Chrysler 300: A Brief History

© FCA USLetter Series
Chrysler first introduced the 300 back in 1955, and with the debut of that high-performance 4-seater some would say the idea of the muscle car was born. Over the next 10 years, Chrysler would bring to market a range of 300s now referred to as the “letter series,” starting with that first 300 and continuing on with the 300B, 300C, 300D — a new letter every year with the final 300L in 1965. These special Chryslers were among the fastest production cars on the road, equipped with the latest in luxury features. Other 300 models followed the letter series, but none would ever be as special as those first versions. Here’s a look at how the 300 evolved, from the initial run to the 300 sedan on the road today. Note: Current values are averages sourced from Hagerty Insurance.

© FCA US1955 Chrysler 300
Original Price: $4,100
Current Value: $41,400
The first Chrysler 300 got its name from the 331-cubic-inch 5.4-liter HEMI “Firepower” V8 that produced 300 horsepower. The HEMI engine — so-called because of its hemispherical combustion chambers that deliver better efficiency and power for their size — was teamed with Chrysler’s relatively new “Powerflite” fully automatic transmission. This much oomph was a big deal in 1955 — the 300 was the most powerful American production car on the road (the Corvette had 195 horsepower that year). It came with sport suspension, leather seats and was only available as a coupe in black, white or red.

© FCA US1955 Chrysler 300
With the new 300, Chrysler hoped to bring more excitement to the brand. Considering the car’s power, style and premium price, it was dubbed “the banker’s hot rod.” Weighing in at more than 4,000 pounds, the 300 was still able to hit 127 mph — setting the Flying Mile record in Daytona for production cars in 1955 — 7 mph faster than any competitor. This quick Chrysler began dominating the NASCAR field and would continue to do so for several years. Only 1,725 Chrysler 300s were built in 1955, but this performance coupe was just the beginning; there would be 10 more years of the 300 with something new every year.

© FCA US1956 Chrysler 300B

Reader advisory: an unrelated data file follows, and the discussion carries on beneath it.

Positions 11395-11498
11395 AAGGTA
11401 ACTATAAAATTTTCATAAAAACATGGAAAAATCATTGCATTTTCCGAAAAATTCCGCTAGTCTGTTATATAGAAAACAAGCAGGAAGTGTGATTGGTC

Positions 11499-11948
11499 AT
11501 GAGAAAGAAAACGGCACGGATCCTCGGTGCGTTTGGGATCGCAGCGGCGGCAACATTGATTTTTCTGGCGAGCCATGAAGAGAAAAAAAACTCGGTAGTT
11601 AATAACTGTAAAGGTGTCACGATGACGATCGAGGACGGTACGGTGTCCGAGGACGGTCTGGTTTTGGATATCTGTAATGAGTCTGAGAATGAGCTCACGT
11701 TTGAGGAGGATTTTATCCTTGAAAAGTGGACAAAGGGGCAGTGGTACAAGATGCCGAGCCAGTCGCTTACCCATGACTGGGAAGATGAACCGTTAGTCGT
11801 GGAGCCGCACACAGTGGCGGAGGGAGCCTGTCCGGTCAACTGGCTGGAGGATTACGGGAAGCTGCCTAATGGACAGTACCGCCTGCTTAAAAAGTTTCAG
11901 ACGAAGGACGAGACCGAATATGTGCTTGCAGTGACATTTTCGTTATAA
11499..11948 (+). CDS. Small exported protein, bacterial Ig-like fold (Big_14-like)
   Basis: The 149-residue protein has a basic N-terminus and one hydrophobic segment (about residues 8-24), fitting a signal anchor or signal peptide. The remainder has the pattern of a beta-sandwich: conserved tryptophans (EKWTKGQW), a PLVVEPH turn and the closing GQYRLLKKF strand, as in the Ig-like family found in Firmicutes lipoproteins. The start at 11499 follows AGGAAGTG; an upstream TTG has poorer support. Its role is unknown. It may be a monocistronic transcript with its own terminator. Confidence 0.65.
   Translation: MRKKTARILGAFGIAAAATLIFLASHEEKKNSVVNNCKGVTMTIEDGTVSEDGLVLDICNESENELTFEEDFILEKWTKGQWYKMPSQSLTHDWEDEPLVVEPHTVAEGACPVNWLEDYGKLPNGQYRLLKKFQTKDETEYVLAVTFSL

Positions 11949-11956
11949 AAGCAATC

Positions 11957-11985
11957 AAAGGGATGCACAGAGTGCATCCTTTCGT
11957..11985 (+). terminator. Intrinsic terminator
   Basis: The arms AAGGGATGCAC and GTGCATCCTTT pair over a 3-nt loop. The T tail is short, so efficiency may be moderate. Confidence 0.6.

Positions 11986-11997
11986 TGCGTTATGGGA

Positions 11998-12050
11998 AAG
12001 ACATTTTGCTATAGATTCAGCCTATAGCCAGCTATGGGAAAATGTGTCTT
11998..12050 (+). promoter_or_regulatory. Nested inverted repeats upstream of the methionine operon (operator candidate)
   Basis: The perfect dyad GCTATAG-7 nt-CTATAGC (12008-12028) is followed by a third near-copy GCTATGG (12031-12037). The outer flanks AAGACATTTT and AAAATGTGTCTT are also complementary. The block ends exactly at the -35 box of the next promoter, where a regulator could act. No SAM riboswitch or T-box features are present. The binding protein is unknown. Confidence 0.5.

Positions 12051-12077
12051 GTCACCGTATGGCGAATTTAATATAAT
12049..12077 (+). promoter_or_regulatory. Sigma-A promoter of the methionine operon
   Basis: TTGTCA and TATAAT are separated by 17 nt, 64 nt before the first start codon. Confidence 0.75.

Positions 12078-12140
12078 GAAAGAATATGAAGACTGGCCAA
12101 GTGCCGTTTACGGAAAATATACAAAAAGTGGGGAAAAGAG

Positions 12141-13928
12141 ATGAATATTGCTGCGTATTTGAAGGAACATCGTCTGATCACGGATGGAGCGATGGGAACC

Original Price: $4,242
Current Value: $45,400
With the introduction of the 300B, the “letter series” was born. While the name remained “300,” the horsepower did not. The 300B was upgraded to a 354-cubic inch HEMI V8 with 355 horsepower. Instead of the 2-speed automatic in the original 300, the 300B was available with a 3-speed Torqueflite automatic or — by special order — a 3-speed manual. The 300B got a 12-volt electrical system and also saw the introduction of signature Chrysler fins.

© FCA US1956 Chrysler 300B
With its added power, the 300B set a new world record for passenger cars, hitting 139.9 mph. The 300B continued Chrysler’s enormous success at NASCAR circuits. According to Chrysler, Karl Kiekhaefer — who sponsored a very successful Mercury Outboard team of 300s — felt compelled to withdraw from the competition, fearing a backlash from race fans irritated by the team’s dominance. The 300B was only available as a 2-door coupe, and just 1,102 were sold.

© FCA US1957 Chrysler 300C
Original Price: $4,929 (hardtop), $5,359 (convertible)
Current Value: $37,200 (hardtop), $101,000 (convertible)
Designer Virgil Exner was responsible for the 300 styling, and for 1957 Exner gave it an all-new graceful look with an egg-crate grille, four headlights, cathedral-window taillights and dramatic tailfins. The 1957 model year was also the first year of the 300 convertible. With the new C designation came more power — the HEMI V8 was now displacing 392 cubic inches (6.4-liters) and producing 375 horsepower. A special order option would bump power up to 390.

© FCA US1957 Chrysler 300C
With the new power came even better performance. Sixty mph arrived in just 8 seconds — very fast for the time — and top speed exceeded 145 mph. The 300C wasn’t simply fast in a straight line; with a lower center of gravity, special suspension and front torsion bar, the car was one of the best handling vehicles of its time. The large fins — Chrysler referred to them as stabilizers —reportedly increased stability at higher speeds. The elegant performance car was nicknamed the “Beautiful Brute.” Total production of the 300C was 2,251 vehicles, 484 of which were convertibles.

© FCA US1958 Chrysler 300D
Original Price: $5,173 (hardtop), $5,603 (convertible)
Current Value: $37,800 (hardtop), $105,000 (convertible)
The next in the series — the 300D — wasn’t much of a change from the 300C. The 392-cubic-inch HEMI V8 still provided power, and there was a bit more of it. Standard horsepower was rated at 380. A Bendix fuel-injection system was offered at first, but it was ultimately removed and Chrysler went back to dual 4-barrel carburetors.

© FCA US1958 Chrysler 300D
Although dealers complained that the 300D looked the same as the 300C, Chrysler anticipated that sticking with the popular design would keep sales high. Unfortunately new-car sales were down across the country in 1958, and thus 300D sales suffered. Only 810 300Ds were sold, including 191 convertibles.

© FCA US1959 Chrysler 300E
Original Price: $5,319 (hardtop), $5,749 (convertible)
Current Value: $43,100 (hardtop), $113,000 (convertible)